BWW Reviews: Variations on a Theme - Three Musicals, THE COLOR PURPLE, CALVIN BERGER, and LA CAGE AUX FOLLES, All Speak to Beauty and Self-Worth
At first glance, the musicals The Color Purple, Calvin Berger, and La Cage aux Folles may not seem to have much in common. The settings couldn't be more different - the rural South in the early 20th century, a modern day high school, and a drag club in 1970s France. But since I happened to see them all on the same weekend, I couldn't help but draw parallels between them. All three musicals all speak to themes of beauty, identity, self-worth, and having the courage to be who you really are, despite what the world is telling you (which tied in very nicely with the preamble to my weekend, Shá Cage's powerful one-woman creation U/G/L/Y, which uses the art forms of movement, storytelling, music, poetry, video, and visual art to explore these same ideas). In The Color Purple, a young, poor, black woman is told that she's ugly and worthless, but after a lifelong journey she arrives at a place of strength and self-love. Calvin Berger sets the classic play Cyrano de Bergerac in a modern high school, where a young man feels that his large nose prevents him from getting what he wants in life and chooses to hide behind the handsome popular guy, both of whom eventually learn it's better to be loved for who you are. Finally, in La Cage aux Folles, a middle aged man who feels more comfortable dressed as a woman is asked by his own son to hide who he is, but confidently declares "I am who I am!" Another thing these three musicals have in common is that they can all currently be seen on Twin Cities stages featuring talented local casts. Read on for more details on each, pick one that suits your fancy, and go see a local musical that just may inspire you to love you you really are!
Alice Walker's 1982 novel The Color Purple is a story so beautiful, moving, inspirational, and epic that it needs to be seen and heard in as many formats as possible. If someone wants to turn it into a Saturday morning cartoon series I'm all for it, as long as it stays true to the spirit of the original. And the 2005 Broadway musical does that and more. I saw the Broadway tour in 2009 and wept like I never have at the theater, so overwhelming is the emotional impact of this story of a woman who is beaten down by life for so many years, yet somehow comes through it all and discovers her own strength, beauty, identity, and sense of self-worth, the emotional impact increased by the addition of music. Park Square Theatre is presenting the first local production of The Color Purple as part of an ambitious and exciting season that includes the addition of a second stage, partnership with theater companies and artists around town, and a greater commitment to diversity and the community. It's a wonderful statement, but more importantly, The Color Purple is a truly beautiful and moving production that brings to vivid life this epic and beloved American story.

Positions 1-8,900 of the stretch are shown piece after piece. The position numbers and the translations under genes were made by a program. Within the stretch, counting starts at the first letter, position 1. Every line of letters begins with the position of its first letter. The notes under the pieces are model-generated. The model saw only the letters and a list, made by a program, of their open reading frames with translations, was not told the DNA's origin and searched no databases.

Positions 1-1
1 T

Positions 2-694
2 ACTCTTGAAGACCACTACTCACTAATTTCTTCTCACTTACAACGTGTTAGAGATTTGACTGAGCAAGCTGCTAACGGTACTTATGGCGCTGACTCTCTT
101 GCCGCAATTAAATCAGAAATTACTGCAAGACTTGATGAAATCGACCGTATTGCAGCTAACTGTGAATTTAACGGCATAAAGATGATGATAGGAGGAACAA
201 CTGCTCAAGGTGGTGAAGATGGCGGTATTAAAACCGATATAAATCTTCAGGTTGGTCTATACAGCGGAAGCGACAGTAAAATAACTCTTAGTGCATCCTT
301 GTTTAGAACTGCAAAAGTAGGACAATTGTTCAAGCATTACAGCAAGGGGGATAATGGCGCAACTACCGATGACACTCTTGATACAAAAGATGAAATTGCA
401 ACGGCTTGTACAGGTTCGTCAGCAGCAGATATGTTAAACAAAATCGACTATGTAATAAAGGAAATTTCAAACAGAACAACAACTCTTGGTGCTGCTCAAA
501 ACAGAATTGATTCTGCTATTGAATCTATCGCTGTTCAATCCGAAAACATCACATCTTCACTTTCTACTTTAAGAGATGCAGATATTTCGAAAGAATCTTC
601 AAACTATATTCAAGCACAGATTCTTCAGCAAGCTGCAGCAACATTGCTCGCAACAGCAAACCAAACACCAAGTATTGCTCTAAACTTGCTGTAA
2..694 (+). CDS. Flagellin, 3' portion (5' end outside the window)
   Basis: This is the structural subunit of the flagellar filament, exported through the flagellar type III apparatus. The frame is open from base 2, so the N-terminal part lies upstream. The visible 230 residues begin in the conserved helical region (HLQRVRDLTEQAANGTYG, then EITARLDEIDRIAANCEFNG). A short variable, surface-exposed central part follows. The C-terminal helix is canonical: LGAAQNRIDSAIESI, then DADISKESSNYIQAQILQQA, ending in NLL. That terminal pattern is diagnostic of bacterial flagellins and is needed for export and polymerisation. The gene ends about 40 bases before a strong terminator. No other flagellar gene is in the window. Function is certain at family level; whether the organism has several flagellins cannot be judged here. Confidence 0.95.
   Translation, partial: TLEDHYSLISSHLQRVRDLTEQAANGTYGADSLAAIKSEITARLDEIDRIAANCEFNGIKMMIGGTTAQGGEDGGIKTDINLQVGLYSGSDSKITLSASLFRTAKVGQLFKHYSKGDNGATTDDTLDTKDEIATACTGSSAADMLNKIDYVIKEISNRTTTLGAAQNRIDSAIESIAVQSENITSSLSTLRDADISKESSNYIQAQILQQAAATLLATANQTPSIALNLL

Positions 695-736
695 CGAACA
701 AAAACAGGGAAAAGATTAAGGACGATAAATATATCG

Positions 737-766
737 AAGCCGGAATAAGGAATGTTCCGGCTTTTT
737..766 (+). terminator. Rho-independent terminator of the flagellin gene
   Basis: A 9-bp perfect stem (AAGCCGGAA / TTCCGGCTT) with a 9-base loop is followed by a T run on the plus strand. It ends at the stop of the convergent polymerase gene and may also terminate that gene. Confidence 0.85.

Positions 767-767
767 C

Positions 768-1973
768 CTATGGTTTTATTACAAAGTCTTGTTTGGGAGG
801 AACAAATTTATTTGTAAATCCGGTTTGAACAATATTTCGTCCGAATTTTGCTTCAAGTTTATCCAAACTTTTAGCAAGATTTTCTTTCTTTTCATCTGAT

The Color Purple is Celie's story, a young, poor, black woman living in rural Georgia in the early 20th century. At 14, she's had two babies by her father, who has "gotten rid of them" and then sells her to a widower who needs a wife to take care of his home and children. The only love Celie knows is that of her sister Nettie, from whom she is separated and not allowed contact. Celie is repeatedly told by everyone that she's ugly and worthless, so of course she believes it. But as the 40 year story plays out, she meets a few women who inspire her and teach her that life can be more than pain and drudgery. Celie's hard-working daughter-in-law Sofia is a strong woman who demands respect, the glamorous singer Shug Avery teaches Celie about love, and Nettie comes back into her life from far away. It's truly remarkable to watch this woman who has gone through so much choose to reclaim her life from those who have belittled and diminished her, and create a happy life with people and work that she loves, and a renewed faith in herself and the goodness of the world. In Celie's crowning moment, just after the woman she loves leaves her, she sings, "Most of all I'm thankful for loving who I really am. I'm beautiful. Yes, I'm beautiful, and I'm here!"